This Gibson Les Paul had curves in the neck that couldn't be straightened with the truss rod. The frets had previously been filed, but they still weren't level, and there were places on the neck where they were now very low. Since the tops of the frets couldn't be lowered further, and because some had significant string wear, the only solution was to pull them out, level the wood of the fretboard, then put in new frets.
I remove the nut, clean it up and put it back unglued, then put the guitar in the Erlewine neck jig. This jig uses a strap and jack at the peg head to re-create the stresses of string tension after the strings have been removed. I adjust the truss rod to get the neck as straight as possible with the strings on. Then I set the dial indicators to zero, remove the strings, and adjust the strap and jack until the indicators read zero again. Now the neck is back in position with the truss rod still tightened. This neck of course wouldn't go straight, and ended up with a slight back bow on the bass side and up bow on the treble.
With the guitar still in the jig I use a 40 watt soldering pencil to get each fret hot as I pull it out with flush ground end nippers. The heat weakens any glue that may have been used when they were installed, and also releases oils in the wood that makes the frets come out with less chipping of the fingerboard. If there are any chips I crazy glue them back immediately, before they hit the floor never to be seen again. Some escape, in which case I use crazy glue mixed with sawdust from the fretboard sanding process.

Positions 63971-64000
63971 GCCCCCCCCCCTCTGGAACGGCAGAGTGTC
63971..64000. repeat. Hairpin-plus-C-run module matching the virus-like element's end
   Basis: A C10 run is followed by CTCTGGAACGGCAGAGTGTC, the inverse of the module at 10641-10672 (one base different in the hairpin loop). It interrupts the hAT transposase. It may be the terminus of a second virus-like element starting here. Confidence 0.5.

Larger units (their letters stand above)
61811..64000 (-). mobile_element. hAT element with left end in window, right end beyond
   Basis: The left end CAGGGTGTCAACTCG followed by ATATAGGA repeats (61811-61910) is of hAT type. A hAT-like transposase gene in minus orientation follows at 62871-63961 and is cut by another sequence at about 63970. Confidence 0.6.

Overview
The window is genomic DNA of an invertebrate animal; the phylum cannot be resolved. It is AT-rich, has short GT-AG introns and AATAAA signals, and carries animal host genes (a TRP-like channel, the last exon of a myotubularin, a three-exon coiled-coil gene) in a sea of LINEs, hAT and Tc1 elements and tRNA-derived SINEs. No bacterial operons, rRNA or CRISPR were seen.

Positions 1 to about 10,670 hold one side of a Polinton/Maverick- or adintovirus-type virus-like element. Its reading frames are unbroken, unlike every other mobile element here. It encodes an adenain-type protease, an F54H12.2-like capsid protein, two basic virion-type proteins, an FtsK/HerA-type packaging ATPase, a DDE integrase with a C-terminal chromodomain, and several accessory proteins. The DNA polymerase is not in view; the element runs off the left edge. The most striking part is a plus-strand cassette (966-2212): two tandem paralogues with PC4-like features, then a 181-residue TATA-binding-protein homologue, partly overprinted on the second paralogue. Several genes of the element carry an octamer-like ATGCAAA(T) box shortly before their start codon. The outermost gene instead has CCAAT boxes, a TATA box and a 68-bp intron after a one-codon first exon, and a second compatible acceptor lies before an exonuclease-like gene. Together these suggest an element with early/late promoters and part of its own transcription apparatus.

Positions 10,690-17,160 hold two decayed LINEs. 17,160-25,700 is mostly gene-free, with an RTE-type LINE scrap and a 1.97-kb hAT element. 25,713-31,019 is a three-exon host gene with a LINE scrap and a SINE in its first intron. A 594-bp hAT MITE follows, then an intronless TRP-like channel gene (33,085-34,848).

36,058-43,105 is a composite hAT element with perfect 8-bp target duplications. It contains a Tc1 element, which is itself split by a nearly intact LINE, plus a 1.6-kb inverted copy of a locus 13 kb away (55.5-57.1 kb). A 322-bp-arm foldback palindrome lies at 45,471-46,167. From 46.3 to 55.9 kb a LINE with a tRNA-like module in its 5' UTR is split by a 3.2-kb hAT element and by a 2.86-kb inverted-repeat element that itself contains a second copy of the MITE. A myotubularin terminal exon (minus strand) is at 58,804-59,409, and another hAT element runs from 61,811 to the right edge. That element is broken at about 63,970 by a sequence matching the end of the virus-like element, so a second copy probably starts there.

A few passes with the flat sanding bar show the high and low spots in this curved neck.
Getting closer. Time to start with the radius block to maintain the original 12 inch radius.
At this point I use the radius block with 220 grit, then 320 grit to fine sand the rosewood. I further polish the inlays with 600 grit then micro-mesh. Now it's time for new frets.
First all the fret slots have to be cleaned thoroughly, to make sure there's nothing to keep the new frets from seating properly.
Choosing a fret wire is not always simple. The bottom "tang" has to fit the slots in the fingerboard just right. Often it fits as manufactured, but sometimes it all has to be sized in the shop, or only a few frets have to be sized.
In order to clear the binding I nip, then file, the tangs off the ends of the frets. Each fret has to be fit and kept in order.
Frets can be installed with a small hammer, or pressed in with clamps and cauls. Glue in the slots help them stay put, but is not always necessary.
If the neck can be removed from the body I can press in all the frets using a drill press with a special caul and brass inserts.
Once all the frets are in, it's back in the neck jig for the fret leveling process. You can read about all these steps on the page: Fret Level
After the fret ends are rounded and the frets are polished I use my favorite fretboard oil to bring out the color of the rosewood.
After a final set-up it plays great.
The owner wanted his SRV Strat modified closer to the actual specs of Stevie Ray Vaughan's Guitar called "Number One". Part of that modification involved redoing the frets and fretboard. We read all the lore we could find on the internet and picked one story that sounded plausable. The frets on this neck were too small and the radius of the fingerboard was 12 inches. Apparently Stevie's guitar's neck had a 7 1/4 inch radius that had been re-fretted and leveled so many times that the radius ended up somewhere between 9 and 10. We decided to change the radius to 9 1/2 inches and put in super jumbo fret wire.
The jig can be used with the neck removed from the body.
This neck was almost new, good and straight. Most of the sanding needed was to change the radius with the straight bar and radius caul and several grits of sandpaper.
A new 9 1/2 inch radius, and ready for new frets.